Itanium, Intel's first foray into 64-bit computing, is finally about to show up in product form from several vendors. But an early look at the new hardware reinforces the notion that Itanium will be little more than a preview of its big brother, McKinley, set to arrive next year.
Intel is moving to 64-bit computing, with the IA-64 platform, in an effort to break into the lucrative market for high-end servers now dominated by RISC chip makers such as Hewlett-Packard, IBM and particularly Sun Microsystems. Itanium, the first IA-64 chip, has been years in the making and was originally supposed to arrive at the end of 1999.
After several delays, vendors say the design has now stabilised, after a long process of debugging, and production-level chips are to arrive at the end of May, according to sources. IBM plans to be first to release an Itanium-based workstation this summer, about a month after Intel announces the chip is shipping in full production volumes.
A lingering question is just why anyone would invest in an Itanium system instead of waiting for McKinley, the more powerful IA-64 chip that will arrive about a year later. Two key elements will be missing from Itanium products when they first ship, a large number of applications, and Windows, but both will have arrived when McKinley ships next year.
The answer from Itanium manufacturing partners is that, while they think early adopters will be keenly interested in the chip, they don't expect Itanium products to make much headway in the market and are focusing their development resources on McKinley. IBM, Dell and HP will not even create their own Itanium hardware, but are simply rebadging Intel-manufactured boxes.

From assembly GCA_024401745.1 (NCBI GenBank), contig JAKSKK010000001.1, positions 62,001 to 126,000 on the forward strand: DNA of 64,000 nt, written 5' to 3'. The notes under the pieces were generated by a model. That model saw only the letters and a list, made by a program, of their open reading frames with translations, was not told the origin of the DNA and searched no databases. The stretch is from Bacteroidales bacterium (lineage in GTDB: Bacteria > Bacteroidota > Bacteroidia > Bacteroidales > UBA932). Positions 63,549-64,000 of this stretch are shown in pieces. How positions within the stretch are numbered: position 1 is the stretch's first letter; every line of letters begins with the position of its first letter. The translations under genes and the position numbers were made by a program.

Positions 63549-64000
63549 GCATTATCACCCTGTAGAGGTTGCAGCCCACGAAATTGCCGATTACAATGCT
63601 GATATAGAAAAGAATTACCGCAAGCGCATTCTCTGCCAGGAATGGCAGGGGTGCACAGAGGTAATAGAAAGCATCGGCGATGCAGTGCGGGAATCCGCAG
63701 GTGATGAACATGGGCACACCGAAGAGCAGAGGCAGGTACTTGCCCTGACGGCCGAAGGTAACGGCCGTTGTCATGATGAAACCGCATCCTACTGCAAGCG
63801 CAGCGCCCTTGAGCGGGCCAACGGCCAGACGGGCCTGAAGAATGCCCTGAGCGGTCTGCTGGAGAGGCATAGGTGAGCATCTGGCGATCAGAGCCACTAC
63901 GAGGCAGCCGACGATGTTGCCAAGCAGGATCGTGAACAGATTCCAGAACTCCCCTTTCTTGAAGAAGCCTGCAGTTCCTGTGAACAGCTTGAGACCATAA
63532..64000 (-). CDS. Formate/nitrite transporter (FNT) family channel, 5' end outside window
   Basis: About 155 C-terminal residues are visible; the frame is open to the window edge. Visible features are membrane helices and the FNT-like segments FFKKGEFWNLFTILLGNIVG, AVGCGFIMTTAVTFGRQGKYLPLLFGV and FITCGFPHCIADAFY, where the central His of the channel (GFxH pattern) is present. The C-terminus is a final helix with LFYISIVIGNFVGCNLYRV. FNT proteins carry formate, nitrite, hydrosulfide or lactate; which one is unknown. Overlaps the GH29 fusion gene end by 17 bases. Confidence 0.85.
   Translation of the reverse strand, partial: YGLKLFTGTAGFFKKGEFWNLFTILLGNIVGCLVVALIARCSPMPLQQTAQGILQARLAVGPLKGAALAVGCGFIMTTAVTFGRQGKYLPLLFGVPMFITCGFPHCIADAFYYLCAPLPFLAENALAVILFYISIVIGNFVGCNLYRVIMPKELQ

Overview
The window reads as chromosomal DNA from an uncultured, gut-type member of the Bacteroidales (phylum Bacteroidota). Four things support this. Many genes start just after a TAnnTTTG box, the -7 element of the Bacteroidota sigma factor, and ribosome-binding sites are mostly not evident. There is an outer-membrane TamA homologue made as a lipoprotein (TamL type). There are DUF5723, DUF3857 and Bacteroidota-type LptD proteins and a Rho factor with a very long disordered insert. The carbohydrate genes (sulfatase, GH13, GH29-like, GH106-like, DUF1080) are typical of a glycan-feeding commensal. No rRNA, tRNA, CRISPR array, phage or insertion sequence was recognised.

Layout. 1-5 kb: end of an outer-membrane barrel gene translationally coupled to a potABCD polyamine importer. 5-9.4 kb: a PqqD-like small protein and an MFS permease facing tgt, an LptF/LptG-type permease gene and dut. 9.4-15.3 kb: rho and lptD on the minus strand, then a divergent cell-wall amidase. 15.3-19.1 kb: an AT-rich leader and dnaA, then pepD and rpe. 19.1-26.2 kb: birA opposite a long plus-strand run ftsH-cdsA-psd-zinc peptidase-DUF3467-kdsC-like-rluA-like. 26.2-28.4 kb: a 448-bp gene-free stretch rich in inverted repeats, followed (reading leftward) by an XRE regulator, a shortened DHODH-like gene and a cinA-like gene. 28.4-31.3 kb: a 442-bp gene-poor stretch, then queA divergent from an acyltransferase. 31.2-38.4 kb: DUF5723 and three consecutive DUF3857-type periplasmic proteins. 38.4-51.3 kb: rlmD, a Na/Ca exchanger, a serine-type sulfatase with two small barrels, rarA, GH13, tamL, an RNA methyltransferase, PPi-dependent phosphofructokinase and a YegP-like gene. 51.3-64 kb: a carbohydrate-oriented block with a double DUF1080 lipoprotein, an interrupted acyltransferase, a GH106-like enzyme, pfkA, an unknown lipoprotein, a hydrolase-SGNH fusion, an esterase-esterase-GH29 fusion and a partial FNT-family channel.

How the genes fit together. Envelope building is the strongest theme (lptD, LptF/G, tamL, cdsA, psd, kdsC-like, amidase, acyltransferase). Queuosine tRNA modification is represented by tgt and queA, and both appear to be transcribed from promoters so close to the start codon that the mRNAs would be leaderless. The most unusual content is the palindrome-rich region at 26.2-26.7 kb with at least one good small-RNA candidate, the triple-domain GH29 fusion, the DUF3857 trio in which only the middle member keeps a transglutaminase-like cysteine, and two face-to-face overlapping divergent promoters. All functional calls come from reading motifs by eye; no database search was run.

"We would have done things a little differently if we were developing the hardware ourselves," said Susan Davi, IBM's worldwide IntelliStation product manager, previewing the IBM Itanium workstation this week.
Intel has said about 400 key 64-bit applications have been or will shortly be available on Itanium, but that figure is dwarfed by the thousands available on existing RISC platforms. And while versions of Unix and Linux will run on Itanium, 64-bit Windows will be available only in the form of a preview release. Windows "is crucial" if people are to buy Itanium boxes, an IBM spokesman said.
The product's main appeal could be as an IA-64 development platform, manufacturers confirm. "This is for future thinkers, for early adopters," said IBM's Davi. "Anything they port to Itanium will work on McKinley."
Indeed the IBM workstation hardware -- identical to what will be shipped commercially -- looks like a development kit, with its seven fans for cooling the two massive CPUs, its layers of insulation and its massive, heavy casing. The workstation, the IntelliStation Z Pro, will run two 800MHz Itaniums with 2MB of cache, up to 16GB of memory and an 18.2GB or 36.2GB hard drive.
In keeping with the early-adopter theme, one of IBM's first customers for the workstation will be the US' National Centre for Supercomputing Applications (NCSA).
It will be followed by a four-way server later in the year -- the lack of tools may partly explain IBM's decision to start the market off with a workstation, rather than attacking the server market right away.
Compaq and HP will come out with servers later this year, but Compaq will not release workstations until next year. Dell will release both servers and workstations and Gateway will release a server.
64-bit computing speeds up many computing tasks, particularly the use of databases, by increasing the number of instructions that can be processed at once. However Itanium, unlike McKinley, does not necessarily beat 32-bit chips at all tasks -- graphics, for example, do not perform as well.
Michael Kanellos contributed to this report.
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